Speaker of the National Assembly Richard Msowoya has said the Malawi media should avoid “hearsay” reporting on the K577 billion Cashgate preliminary audit report.
“The media has responsibility to inform the public, all what we are saying is we should inform the public responsibly,” the Speaker said in Parliament after speculations have been rife that contents in the long-awaited report had reportedly implicated some Cabinet ministers.
“As much as we know that these are issues to do with accountability and that Malawians are looking towards us to ensure that there is accountability. The media should be careful with how they report those issues as opposed to reporting hearsays,” said Msowoya.
The Speaker also said the law was followed when Auditor General submitted the report to his office through the Minister of Finance, dismissing Lilongwe Msozi South member of Parliament (MP) Vitus Dzoole Mwale (Malawi Congress Party-MCP) claims that there was “ back door reporting”.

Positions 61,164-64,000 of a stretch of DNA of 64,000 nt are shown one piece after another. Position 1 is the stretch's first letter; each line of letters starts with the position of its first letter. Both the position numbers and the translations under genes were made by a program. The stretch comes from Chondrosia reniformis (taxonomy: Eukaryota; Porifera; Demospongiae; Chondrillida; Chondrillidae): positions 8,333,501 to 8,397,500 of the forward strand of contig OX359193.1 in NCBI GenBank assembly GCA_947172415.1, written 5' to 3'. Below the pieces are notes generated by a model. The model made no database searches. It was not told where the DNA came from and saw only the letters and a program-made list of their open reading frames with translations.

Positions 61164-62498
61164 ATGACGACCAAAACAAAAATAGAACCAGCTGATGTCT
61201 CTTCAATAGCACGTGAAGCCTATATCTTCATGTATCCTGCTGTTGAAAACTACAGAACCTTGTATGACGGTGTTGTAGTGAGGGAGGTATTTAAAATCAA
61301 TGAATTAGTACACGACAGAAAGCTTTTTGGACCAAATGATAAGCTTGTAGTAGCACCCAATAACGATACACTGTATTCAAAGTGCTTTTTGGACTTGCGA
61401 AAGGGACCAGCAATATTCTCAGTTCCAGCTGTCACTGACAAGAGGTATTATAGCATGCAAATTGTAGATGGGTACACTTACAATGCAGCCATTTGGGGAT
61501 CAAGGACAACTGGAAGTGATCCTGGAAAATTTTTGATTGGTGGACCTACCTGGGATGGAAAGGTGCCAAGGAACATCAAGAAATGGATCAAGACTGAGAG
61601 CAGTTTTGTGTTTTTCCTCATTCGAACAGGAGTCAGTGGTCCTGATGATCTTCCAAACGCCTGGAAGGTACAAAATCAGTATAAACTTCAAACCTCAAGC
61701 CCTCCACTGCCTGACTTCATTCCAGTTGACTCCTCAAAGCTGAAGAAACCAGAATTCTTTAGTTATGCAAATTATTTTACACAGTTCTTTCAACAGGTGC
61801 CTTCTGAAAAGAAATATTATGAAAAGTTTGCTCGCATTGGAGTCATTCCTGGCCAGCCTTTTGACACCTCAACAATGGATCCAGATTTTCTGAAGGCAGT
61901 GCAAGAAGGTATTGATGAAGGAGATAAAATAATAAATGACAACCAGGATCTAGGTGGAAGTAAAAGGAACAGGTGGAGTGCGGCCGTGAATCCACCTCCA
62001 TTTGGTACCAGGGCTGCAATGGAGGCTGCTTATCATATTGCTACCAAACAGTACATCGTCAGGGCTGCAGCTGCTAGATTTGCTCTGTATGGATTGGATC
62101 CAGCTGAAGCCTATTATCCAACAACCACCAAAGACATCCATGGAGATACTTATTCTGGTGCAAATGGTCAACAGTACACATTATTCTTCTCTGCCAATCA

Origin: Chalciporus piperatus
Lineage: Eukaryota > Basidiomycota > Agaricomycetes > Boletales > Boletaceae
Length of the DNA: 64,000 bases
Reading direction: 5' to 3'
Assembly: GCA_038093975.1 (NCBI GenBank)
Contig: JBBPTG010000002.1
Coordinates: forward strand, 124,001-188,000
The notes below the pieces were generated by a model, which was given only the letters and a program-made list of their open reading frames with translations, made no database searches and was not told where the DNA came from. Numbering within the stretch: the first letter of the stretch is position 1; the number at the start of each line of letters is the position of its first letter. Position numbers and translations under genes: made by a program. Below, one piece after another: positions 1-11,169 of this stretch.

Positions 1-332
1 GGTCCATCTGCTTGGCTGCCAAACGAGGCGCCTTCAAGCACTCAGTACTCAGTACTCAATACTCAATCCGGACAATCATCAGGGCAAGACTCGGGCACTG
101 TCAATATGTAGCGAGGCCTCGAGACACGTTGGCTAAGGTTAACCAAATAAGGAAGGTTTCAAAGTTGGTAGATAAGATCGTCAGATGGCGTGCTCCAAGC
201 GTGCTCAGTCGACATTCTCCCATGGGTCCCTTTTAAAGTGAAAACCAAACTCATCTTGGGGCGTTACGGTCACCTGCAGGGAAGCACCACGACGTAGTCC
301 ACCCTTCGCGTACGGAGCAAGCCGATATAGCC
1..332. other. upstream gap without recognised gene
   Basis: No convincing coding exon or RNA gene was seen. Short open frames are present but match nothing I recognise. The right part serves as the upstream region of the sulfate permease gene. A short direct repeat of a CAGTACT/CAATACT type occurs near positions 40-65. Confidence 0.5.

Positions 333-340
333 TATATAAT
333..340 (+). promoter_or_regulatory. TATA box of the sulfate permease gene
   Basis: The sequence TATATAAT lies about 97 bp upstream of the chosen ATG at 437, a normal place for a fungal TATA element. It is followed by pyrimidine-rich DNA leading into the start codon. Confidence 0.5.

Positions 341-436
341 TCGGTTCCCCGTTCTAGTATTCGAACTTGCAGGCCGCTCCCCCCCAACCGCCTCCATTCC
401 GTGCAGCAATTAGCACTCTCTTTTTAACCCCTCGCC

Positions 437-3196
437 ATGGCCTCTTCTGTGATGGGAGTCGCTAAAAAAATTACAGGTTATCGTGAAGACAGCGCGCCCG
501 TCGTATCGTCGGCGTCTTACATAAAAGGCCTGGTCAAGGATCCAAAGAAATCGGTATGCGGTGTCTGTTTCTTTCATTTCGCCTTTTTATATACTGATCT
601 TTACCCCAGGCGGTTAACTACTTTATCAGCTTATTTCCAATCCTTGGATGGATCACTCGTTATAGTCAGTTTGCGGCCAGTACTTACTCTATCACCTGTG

He said: “There is no back door reporting or mechanisation taking place that I am aware of. “
The Speaker also denied that he was shielding individuals involved in the K577 billion plunder.
He said the newspaper headline that read ‘Speaker Blocks K577bn Debate’ in The Nation’s July 6 edition misrepresented facts, mainly because there was no debate on the matter as no debate is allowed on a point of order in the House.
The opposition insists there are seven ministers implicated in the “grand corruption”.
Rumphi East MP Kamlepo Kalua (Peoples’ Party–PP) and Mzimba West MP Harry Mkandawire (PP) have since demanded that concerned Cabinet ministers be thrown out of the House and should resign until they are cleared by investigations on the matter.
However, Leader of the House, George Chaponda, has said there is no one mentiond.
“There is nobody according to that report who is involved in any mishandling of any money,” said Chaponda, allegedly one of the reported seven ministers implicated.
The reports says there are $14.2 million in overpayments for goods and services; one duplicate payment of $5.45 million which the report says should be subject to immediate recovery; and $29 166 overpayment on shipping to wrong locations.